Bafana are nowhere near the conversations around favourites with hosts Egypt, Senegal, Morocco, Nigeria and Ghana dominating such talks.
But Bafana aren’t to be taken lightly. They did after all give Nigeria a run for their money, stunning them in Uyo before holding them to a draw at FNB Stadium.
Baxter has instead used this – Bafana being looked down upon – as a way to motivate his men ahead of their clash with two-time African champions Ivory Coast on Monday.
“I’ve almost purposely tried to cultivate a siege mentality because of that,” Baxter said.
“You’ve got two choices, haven’t you? You either feel sorry for yourself because things are not going the way you want, or you react in a way that says I am not letting this deter me from what we want.
“For me, that’s throwing down the challenge and saying, ‘so what do you want, what do you want for each other, what do you want for the nation, what do you want out of your career?’
“There may be plenty of reasons for you to feel sorry for yourself and give up, but that will not take you closer to what you are looking for. We’ve almost challenged them with that – that it’s us against the world. No one from the big boys believes that we are a threat, so let them think that. The only time we will be a threat is if we give a good account of ourselves.”
Bafana’s preparations have been good on paper: A camp in Johannesburg before flying to Dubai for a mini-camp and playing in conditions that are 10 degrees hotter than Cairo before landing in Egypt.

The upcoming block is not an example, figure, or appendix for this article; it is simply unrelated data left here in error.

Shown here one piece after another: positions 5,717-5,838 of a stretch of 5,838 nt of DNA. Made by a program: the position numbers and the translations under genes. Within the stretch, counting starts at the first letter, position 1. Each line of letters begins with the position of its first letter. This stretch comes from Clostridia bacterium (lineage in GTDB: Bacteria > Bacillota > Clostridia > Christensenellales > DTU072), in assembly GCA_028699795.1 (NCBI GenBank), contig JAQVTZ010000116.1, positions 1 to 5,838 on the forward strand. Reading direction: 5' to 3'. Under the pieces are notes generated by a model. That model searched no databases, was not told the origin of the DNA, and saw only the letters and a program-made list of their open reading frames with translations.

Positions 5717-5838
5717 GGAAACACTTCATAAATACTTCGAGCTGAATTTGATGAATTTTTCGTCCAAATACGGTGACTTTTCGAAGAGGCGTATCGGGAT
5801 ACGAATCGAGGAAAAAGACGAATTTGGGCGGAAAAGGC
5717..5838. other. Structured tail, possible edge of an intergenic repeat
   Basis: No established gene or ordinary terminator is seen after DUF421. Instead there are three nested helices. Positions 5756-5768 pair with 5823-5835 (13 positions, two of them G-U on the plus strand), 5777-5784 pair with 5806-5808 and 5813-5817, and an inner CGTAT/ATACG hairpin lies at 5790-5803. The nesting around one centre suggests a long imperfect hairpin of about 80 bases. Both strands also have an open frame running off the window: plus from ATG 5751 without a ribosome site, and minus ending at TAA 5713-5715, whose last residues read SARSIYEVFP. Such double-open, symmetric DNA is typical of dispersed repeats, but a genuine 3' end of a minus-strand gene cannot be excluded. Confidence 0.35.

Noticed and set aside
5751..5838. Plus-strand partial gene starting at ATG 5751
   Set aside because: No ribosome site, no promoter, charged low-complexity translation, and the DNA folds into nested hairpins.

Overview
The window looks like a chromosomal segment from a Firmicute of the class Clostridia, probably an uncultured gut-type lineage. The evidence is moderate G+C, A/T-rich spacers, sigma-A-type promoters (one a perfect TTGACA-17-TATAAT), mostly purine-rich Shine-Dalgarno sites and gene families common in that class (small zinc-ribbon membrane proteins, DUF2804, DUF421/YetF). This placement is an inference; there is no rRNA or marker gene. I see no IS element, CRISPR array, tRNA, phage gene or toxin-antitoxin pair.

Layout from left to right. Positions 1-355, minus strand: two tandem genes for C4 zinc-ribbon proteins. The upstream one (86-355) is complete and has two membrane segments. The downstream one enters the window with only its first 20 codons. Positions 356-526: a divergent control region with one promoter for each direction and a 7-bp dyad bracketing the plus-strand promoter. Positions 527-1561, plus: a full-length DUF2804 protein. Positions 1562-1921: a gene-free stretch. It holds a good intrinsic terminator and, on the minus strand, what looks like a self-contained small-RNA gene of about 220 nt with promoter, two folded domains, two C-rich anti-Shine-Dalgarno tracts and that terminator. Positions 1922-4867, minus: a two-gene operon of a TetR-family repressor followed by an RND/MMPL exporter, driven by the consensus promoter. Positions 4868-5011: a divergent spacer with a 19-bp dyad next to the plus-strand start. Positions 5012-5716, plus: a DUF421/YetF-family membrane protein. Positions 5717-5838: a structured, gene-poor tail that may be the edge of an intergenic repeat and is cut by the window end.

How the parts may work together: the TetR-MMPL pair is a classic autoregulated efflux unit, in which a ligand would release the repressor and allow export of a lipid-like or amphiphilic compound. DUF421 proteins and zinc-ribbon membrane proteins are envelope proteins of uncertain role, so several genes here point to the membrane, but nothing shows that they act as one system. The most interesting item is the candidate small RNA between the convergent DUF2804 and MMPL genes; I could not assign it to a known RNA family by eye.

But their struggle for competitive matches – one at home and one against Angola, who cancelled four hours before the scheduled kick-off in Cairo – has rubbed Baxter up the wrong way.
“I can’t falsify the truth and say that it has been a smooth ride, it hasn’t,” Baxter said.
“It’s been fraught with challenges and being forced to make changes, it started at the beginning in terms of how long we would camp and the place we were going to camp and whether we had an opponent for a home game. And then the flights out to Dubai, etc.”
Baxter added: “It’s well-documented. So, to say it’s been easy would be falsifying the truth. This is not the time to start putting blame on anybody’s corner.
“The players have reacted fantastically well. They would have every right to feel a bit deflated and sorry for themselves, but every training has been sharp, it’s been good, in the heat.
“We worked really hard in Dubai, and now we are here in Cairo and it’s quite pleasant. We’ve been putting in a lot of good work.”
Baxter gave his team a rest on Thursday and yesterday, doing only core exercises and tactical work before they start their Afcon campaign against the Elephants.
Namibia and Morocco follow in a tough Group D.
“If you look at the last year and a half, we haven’t lost a game to start with, but we also have given the so-called better teams very good games,” Baxter said.
“So, we know that we have the ability to run everybody in this tournament very, very close.
“I mean, Nigeria, who are one of the favourites, we beat them and drew with them. In two games, they only got a goal through an own goal. So we know that we can run the best close.”